ISSUE 148: Special Section

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Heart Centers Help Patients Heal

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LEXINGTON The health care system has become increasingly more complex and unfortunately the patient is left trying to find their way through the labyrinth of physicians, tests, procedures and hospitals. At Central Baptist Hospital, two centers, The Center for Atrial Fibrillation and Heart Rhythm Disorders and the Heart and Valve Center, have been designed to make the patient’s life easier and ultimately improve coordination of care between providers, patients and families.

Affecting millions of people in the U.S. alone, atrial fibrillation (A Fib) is a disorder of growing concern within the medical community. A Fib is not a benign disease. It doubles the risk of death in both men and women, with much of this excess mortality attributable to a significant risk of stroke. Treatment of atrial fib is not the most straightforward proposition with several treatment options available, each involving some form of medical management with antiarrhythmic or anticoagulation drug therapy.

The A Fib Center serves as a comprehensive source for the management of atrial fibrillation and other abnormal heart rhythms by providing state of the art options in the diagnosis and therapy of these disorders. As a center for research and clinical practice, the newest medications, the most sophisticated devices as well as the latest in minimally invasive procedures are available. Unique to the center is the A Fib coordinator, Lynn Mattingly, RN, who educates the patient and advises them on treatment options, arranges any necessary testing. Initial appointments typically last at least an hour allowing for ample time for in-depth education, and to assuage the patient’s fears. Mattingly reports that at least one patient told her they “had a real opportunity to discuss my concerns and questions about my condition.”

After every appointment, Mattingly communicates to the patient’s primary cardiologist and or primary care physician on the plan of care. She often facilitates getting a patient in to see one of the electrophysiologists sooner when their condition warrants. The care coordination the center is able to provide is critical when multiple providers are involved and to avoid wasteful duplication of diagnostic testing, perilous polypharmacy and confusion about conflicting care plans.

While coronary artery bypass grafting (CABG) volumes have decreased over the last 5 years due to drug-eluting stents, valve procedures have increased significantly. What used to be considered “traditional” surgery can now be done with minimally invasive, robotic and percutaneous techniques. The rising acuity of cardiac surgical patients has played a significant and challenging role. Indicative of this phenomenon is the surging incidence of the many comorbidities among CABG patients in recent years, including diabetes, renal insufficiency, cerebrovascular and lung disease. In the fall of 2011, the Heart and Valve Center at Central Baptist was opened as one strategy to deal with the complexity of care delivery. Utilization of a nurse navigator role has been key tenet of care in the center.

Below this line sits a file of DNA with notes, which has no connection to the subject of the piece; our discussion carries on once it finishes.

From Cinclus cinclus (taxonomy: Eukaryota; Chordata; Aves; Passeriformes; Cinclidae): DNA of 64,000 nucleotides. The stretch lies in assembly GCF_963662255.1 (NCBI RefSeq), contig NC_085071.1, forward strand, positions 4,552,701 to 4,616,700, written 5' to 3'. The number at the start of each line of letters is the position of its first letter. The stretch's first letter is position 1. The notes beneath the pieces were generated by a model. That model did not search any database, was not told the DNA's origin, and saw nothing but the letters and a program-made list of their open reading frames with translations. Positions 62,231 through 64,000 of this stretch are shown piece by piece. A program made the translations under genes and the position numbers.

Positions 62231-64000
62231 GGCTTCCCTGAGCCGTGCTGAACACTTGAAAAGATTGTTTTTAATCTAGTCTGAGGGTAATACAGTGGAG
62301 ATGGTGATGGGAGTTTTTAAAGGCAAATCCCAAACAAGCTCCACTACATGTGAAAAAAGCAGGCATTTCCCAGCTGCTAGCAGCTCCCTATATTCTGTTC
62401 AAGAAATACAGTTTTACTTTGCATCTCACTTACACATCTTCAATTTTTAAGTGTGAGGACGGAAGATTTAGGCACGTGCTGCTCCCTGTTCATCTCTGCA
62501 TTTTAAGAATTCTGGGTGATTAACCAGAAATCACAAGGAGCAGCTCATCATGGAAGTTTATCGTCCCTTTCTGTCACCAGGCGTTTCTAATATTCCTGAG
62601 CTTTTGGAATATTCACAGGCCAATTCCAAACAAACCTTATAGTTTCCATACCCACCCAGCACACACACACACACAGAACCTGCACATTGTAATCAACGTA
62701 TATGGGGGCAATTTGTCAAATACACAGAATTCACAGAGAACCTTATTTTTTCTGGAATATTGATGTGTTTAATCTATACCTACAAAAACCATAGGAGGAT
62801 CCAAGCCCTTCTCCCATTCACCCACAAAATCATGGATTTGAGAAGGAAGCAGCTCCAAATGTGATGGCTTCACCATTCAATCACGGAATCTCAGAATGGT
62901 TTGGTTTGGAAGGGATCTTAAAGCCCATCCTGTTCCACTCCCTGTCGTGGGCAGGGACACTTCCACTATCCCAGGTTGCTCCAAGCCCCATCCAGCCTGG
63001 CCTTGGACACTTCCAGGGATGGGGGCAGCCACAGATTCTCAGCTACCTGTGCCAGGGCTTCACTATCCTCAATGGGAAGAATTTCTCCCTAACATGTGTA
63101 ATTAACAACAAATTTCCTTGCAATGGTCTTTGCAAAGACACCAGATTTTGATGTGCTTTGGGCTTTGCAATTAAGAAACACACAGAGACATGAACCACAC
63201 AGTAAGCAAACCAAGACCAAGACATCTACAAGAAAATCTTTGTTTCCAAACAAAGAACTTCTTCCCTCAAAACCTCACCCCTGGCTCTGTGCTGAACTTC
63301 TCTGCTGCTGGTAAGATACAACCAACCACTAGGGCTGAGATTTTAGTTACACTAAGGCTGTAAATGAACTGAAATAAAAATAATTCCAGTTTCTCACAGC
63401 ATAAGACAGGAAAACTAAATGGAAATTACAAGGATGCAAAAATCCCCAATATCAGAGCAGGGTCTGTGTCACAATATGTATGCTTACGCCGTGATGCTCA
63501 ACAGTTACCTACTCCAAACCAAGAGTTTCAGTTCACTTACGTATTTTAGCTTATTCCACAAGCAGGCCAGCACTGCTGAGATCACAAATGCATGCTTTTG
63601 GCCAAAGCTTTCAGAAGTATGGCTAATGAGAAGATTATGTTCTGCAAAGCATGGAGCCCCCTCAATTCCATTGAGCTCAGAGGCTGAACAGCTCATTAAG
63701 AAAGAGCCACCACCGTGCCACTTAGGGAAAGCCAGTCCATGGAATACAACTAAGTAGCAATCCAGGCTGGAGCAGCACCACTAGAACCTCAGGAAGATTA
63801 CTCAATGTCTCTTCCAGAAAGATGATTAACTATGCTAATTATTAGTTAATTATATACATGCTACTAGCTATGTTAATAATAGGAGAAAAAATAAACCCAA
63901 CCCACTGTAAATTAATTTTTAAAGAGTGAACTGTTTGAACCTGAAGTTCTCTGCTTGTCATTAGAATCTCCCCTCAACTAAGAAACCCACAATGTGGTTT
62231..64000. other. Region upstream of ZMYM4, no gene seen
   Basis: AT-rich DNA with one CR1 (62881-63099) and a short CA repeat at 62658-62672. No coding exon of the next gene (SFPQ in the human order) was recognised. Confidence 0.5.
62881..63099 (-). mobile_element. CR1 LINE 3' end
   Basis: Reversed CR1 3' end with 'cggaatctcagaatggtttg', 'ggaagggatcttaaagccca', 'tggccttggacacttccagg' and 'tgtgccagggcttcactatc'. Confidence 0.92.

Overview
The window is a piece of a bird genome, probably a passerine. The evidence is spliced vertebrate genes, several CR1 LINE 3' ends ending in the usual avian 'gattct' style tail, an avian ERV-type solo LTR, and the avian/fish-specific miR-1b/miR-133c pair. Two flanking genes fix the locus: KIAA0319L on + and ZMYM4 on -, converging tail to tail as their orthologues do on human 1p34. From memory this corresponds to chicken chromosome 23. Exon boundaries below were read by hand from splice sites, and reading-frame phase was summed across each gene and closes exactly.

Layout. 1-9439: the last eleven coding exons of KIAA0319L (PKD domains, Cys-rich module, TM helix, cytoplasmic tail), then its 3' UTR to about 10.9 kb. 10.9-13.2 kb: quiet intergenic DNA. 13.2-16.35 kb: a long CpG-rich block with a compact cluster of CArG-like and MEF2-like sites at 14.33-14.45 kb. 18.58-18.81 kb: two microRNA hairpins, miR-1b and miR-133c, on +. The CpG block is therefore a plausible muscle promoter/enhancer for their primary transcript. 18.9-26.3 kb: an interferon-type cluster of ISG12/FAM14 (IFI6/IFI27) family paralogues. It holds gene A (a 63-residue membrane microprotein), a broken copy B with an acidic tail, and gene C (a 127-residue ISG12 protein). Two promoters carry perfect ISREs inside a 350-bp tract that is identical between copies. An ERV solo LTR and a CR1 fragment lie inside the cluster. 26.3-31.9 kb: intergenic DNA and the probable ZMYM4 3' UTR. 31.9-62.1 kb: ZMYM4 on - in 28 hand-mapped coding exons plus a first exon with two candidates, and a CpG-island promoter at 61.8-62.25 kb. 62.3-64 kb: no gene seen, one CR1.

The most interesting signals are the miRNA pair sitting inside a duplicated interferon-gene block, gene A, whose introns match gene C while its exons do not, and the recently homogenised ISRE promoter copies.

Liza Crall, MSN, APRN, cardiothoracic nurse navigator, is a nurse practitioner who follows all cardiac surgery patients through the entire experience from the point of entry through follow-up care and continued care. She consults with the patient and helps to explain the different surgical techniques and what the surgeon has decided will be the most beneficial to the patient. The nurse navigator role coordinates care throughout the treatment process by rounding daily to facilitate care, providing information to the patient and family, facilitating decision-making. “This was an enjoyable experience!” said a patient and his wife who recently visited the center for their cardiac surgery pre-admission care visit. By supporting and guiding the patient, she eases the stress and helps with questions and education after diagnosis and throughout treatment. “It is very fulfilling to know we can make such an impact on a patients and their family’s life,” says Crall.

At Central Baptist Hospital of Lexington, new heart care centers have emerged to improve coordination of care between providers, patients, and families.

Megan Switzer, MSN, APRN, FNP-BC, CCPC, works with Central Baptist’s Cardiac Network development. You can reach the A Fib Clinic by calling (859) 260-AFIB [2342]; reach the Heart and Valve Center by calling (859) 260-CABG [2224].